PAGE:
Sightseeing and Eating Out In Mumbai
Last weekend I did something I hadn’t done for years - which was a weekend trip with the family to Mumbai, India’s commercial capital, the city of Bollywood, and perhaps India’s most cosmopolitan city. Not too much seemed to have changed in Mumbai, except that the roads seem to be getting even more crowded than before if that was possible!! One thing that has changed though is the drive from the Airport to South Mumbai (The area with all of Mumbai’s tourist attractions) via the Bandra Worli Sea Link, an architectural marvel that not only looks great but also cuts the travel time to south Mumbai by almost 30 minutes. After spending just a few hours in Mumbai, I was convinced that south Mumbai, and the areas close to Nariman Point and the Gateway of India, were the only places where a tourist would want to be in while visiting Mumbai.
The must-see and do’s of Mumbai, would be the the Gateway of India, Mumbai’s iconic monument facing the Arabian sea, built to honor the arrival of King George V and Queen Mary during the British Raj, a drive past Marine Drive, Mumbai’s popular promenade facing the sea, a visit to Mani Bhavan ,a house where the father of our nation Mahatma Gandhi spent a lot of time, that has been converted into a small museum … one of the must do’s in Mumbai would be having a cup of tea, or rather a High Tea, with pastries, scones, and kebabs and at the Sea Lounge of the Taj Mahal Hotel. Next, to the Gateway of India, the Taj Mahal Hotel is possibly the most photographed building in Mumbai.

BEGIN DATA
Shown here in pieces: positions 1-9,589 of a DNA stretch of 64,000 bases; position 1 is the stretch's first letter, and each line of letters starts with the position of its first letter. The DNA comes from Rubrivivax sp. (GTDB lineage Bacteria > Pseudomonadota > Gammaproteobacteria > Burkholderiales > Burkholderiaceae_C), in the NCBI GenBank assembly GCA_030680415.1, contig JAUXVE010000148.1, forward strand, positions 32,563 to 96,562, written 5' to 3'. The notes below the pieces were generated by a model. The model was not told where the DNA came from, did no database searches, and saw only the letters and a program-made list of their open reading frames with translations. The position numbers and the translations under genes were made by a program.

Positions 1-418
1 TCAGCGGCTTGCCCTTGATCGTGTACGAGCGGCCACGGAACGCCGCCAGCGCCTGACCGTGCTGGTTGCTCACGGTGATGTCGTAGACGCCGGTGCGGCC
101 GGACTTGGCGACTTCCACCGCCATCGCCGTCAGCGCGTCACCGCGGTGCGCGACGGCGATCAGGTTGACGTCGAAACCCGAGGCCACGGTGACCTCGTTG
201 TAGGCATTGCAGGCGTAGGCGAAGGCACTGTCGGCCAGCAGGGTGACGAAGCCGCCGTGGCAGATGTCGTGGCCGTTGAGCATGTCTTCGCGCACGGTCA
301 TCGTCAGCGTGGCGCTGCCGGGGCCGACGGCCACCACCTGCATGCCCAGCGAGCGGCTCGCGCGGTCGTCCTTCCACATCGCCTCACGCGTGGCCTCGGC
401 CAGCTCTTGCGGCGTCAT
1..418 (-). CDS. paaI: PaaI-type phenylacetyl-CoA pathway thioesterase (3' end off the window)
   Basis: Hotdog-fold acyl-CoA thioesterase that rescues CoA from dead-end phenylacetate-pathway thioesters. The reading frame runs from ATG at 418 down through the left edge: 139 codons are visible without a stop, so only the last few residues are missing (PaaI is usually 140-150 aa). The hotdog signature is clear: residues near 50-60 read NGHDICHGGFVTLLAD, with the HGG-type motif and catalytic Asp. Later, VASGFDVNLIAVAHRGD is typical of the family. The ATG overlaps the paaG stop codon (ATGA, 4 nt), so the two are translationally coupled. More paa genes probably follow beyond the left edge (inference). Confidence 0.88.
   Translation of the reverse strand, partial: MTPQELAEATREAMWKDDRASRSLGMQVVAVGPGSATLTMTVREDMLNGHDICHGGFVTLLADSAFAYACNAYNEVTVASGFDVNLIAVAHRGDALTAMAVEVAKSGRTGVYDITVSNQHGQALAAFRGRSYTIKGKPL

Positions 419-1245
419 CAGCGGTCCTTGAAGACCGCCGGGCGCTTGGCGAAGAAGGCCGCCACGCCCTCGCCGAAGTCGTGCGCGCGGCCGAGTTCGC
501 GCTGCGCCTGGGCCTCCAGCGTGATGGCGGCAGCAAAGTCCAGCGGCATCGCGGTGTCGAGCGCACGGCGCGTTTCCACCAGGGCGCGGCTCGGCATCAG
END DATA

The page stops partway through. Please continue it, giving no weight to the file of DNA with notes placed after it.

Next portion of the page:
The two other activities that I would highly recommend in Mumbai would be, first the Heritage Walking Tour, and then the Elephanta Island trip. The Walking tour that we did start at the Gateway of India, lasted about 2½ hrs and we walked past many of Mumbai’s colonial heritage buildings and landmarks including the Regal Cinema, Elphinston College, the David Sasoon Library, the Victoria Train station, the Prince of Wales Museum, etc. We loved the walk, wasn’t too tiring in spite of the weather, and the architecture of this area, coupled with the energy that surrounds you while you are on the streets of Mumbai, made it well worth the effort and I would certainly say it’s a must-do. The Elephanta Caves, a few miles into the sea, accessible by boat (a very basic public boat service is the only way to go) were next on our agenda. A World Heritage Site, the rock-cut Elephanta Caves, built between the 5th and the 8th centuries, house temples mainly dedicated to the Hindu God Shiva – another must-do for visitors o Mumbai. Just one suggestion—if you can, avoid doing the Elephanta trip on Sundays and weekends - the boats can get extremely crowded.
Enough about sightseeing... the foodies that we are, we also decided to sample some of Mumbai’s restaurants, Trishna and Mahesh’s (both located in South Mumbai close to the Taj Mahal Hotel and the Marine Drive) was tops as far as Indian food went, and among the others we tried, Mumbai’s famous Olive Bar and Kitchen (in the western suburb of Bandra) and Le Pain Quotidian (a European style eatery located a stones throw from the Gateway of India) were great places to eat at.
The author, Kapil Goswamy is the Managing Director/CEO of Trans India Holidays, based in New Delhi, India.